Lord Williams of Mostyn: My Lords, I believe that the sensible, proper and appropriate way is to wait until the noble and learned Lord, Lord Neill, brings forth his recommendations so that we can discuss them in a spirit of amity in your Lordships' House.

Lord Campbell of Alloway: My Lords, does the noble Lord know who it was who asked the questions of the Conservative Party--which I support?

Lord Williams of Mostyn: My Lords, the questions were put to the present leader of the Conservative Party by my right honourable friend the Secretary of State for the Home Department, as I indicated when I answered a Question a few weeks ago. The reply did not come from Mr. Hague.

Prisons: Educational Provision

2.44 p.m.

Lord Quirk asked Her Majesty's Government:

    What plans they have to enhance the provision of education and training for inmates of HM prisons and young offender institutions.

Lord Williams of Mostyn: My Lords, the Prison Service has a number of initiatives for enhancing education and training in prisons and young offender institutions. They include piloting welfare-to-work programmes; incorporating "key skills" into the curriculum; a model curriculum for juveniles; a nationally-accredited preparation-for-work course; delivering basic skills training; developing family literacy projects and literacy mentoring; and screening for dyslexia.

Lord Quirk: My Lords, I am grateful to the Minister for that encouraging reply. Is it not the case that, although the 65,000 inmates of Her Majesty's institutions are but a very small fraction of our population, they are a seriously skewed fraction, being

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not only disproportionately prone to creating fear and misery, but disproportionately young, disproportionately male, disproportionately from unhappy homes and--to my point--disproportionately ill-educated? Should we not be making a special effort to remedy at least that last deficit, given that in apparently more optimistic times the institutions concerned were known as "houses of correction"? Can there be any possible justification for the priority shown in the most recent annual report of the Prison Service for 1995-96 that, of the £25,000 per annum cost per inmate, in that year only 2 per cent. was devoted to education and training? A fortiori, how can we justify perversely reducing the amount allotted to education and training over the past two years, given that in those two years the prison population has vastly increased?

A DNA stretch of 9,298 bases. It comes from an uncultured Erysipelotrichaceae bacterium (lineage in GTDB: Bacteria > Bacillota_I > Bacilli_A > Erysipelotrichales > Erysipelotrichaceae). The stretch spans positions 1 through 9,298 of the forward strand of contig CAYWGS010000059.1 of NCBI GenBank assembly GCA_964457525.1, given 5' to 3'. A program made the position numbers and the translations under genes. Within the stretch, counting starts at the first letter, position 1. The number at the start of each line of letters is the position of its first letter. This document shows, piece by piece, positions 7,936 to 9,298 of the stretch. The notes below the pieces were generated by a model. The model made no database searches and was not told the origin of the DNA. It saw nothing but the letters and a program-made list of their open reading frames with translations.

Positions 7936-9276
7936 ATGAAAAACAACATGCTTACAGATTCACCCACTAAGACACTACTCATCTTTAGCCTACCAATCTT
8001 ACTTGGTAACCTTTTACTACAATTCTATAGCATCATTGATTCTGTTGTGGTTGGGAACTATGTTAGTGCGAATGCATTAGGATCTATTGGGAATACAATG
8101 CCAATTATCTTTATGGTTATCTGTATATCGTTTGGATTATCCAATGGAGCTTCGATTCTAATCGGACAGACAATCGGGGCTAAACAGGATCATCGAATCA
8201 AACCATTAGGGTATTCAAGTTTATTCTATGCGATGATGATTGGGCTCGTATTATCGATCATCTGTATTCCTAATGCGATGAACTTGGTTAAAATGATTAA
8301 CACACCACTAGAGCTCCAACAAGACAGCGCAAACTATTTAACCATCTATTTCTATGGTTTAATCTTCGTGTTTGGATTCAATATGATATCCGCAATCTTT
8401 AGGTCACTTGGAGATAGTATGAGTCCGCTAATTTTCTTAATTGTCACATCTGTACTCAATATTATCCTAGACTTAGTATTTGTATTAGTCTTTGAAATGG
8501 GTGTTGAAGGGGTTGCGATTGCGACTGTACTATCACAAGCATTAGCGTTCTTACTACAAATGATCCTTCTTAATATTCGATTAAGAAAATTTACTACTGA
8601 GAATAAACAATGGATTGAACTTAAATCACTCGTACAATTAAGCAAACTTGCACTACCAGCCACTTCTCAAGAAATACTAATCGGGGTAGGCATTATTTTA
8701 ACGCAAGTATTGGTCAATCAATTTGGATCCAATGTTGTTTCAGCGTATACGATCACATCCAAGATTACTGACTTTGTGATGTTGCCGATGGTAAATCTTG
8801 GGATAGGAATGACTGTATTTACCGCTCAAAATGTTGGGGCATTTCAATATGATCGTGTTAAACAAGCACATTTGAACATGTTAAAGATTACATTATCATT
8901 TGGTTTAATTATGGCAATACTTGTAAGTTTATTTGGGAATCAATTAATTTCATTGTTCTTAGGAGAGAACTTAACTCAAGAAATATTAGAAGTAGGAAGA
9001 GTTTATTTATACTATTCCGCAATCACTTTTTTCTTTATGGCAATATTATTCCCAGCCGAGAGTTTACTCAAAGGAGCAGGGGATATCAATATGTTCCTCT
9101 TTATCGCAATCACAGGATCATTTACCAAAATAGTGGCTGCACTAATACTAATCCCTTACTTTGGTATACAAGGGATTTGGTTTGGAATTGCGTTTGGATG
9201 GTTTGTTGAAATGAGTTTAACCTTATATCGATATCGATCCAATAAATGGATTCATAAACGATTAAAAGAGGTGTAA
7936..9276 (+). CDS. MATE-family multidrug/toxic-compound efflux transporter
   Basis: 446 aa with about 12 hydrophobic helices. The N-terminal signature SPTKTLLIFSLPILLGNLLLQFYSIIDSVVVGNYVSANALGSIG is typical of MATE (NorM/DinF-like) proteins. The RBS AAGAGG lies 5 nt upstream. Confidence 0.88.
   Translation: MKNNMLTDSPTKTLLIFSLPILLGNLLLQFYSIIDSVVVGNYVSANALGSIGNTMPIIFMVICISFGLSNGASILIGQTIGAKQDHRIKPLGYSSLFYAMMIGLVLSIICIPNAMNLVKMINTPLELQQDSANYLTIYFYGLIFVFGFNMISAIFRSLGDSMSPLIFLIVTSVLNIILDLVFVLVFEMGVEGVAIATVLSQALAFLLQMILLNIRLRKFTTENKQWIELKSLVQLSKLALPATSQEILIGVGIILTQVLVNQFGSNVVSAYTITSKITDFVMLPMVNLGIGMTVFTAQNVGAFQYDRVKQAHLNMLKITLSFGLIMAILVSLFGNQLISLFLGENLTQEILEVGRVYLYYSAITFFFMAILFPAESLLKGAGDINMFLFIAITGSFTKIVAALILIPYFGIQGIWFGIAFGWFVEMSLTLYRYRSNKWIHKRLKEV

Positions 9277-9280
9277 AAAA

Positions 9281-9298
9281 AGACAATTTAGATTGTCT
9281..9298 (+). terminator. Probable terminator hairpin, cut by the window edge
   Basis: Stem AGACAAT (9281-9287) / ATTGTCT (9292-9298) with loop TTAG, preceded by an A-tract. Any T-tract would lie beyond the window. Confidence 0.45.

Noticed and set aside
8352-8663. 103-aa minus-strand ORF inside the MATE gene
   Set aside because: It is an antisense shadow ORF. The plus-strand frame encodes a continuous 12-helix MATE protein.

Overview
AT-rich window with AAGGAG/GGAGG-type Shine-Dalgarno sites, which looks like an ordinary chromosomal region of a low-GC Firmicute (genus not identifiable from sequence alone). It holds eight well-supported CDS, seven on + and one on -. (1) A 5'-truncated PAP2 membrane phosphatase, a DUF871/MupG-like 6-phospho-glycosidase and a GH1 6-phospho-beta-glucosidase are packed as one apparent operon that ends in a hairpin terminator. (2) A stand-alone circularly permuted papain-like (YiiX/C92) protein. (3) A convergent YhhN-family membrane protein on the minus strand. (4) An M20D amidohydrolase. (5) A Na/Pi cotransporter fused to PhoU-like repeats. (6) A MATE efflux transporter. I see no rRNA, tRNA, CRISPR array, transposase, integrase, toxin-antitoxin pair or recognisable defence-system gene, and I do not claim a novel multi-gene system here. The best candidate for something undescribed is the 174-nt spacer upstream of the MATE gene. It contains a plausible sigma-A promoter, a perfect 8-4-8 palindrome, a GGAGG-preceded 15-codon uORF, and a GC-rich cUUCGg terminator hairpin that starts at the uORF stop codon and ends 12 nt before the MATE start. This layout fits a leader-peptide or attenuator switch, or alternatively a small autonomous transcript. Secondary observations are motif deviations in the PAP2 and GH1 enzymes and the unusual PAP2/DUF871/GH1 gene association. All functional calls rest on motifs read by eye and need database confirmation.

Lord Williams of Mostyn: My Lords, I believe that the noble Lord has a point about the disproportionate numbers in the categories that he identified. The prison spend on education in 1996-97 was £34,481,000. In 1997-98 it is estimated at £36 million, so there will be that degree of increase. We are concerned to echo the noble Lord's comments. Welfare-to-work is very important and I entirely agree with what the noble Lord proposes. We now have 11 pilot schemes in different establishments. As regards preparation for work and work skills, initial evaluations will take place after six months and a full evaluation after one year. The trial itself is being taken seriously and £1.5 million is being devoted to it.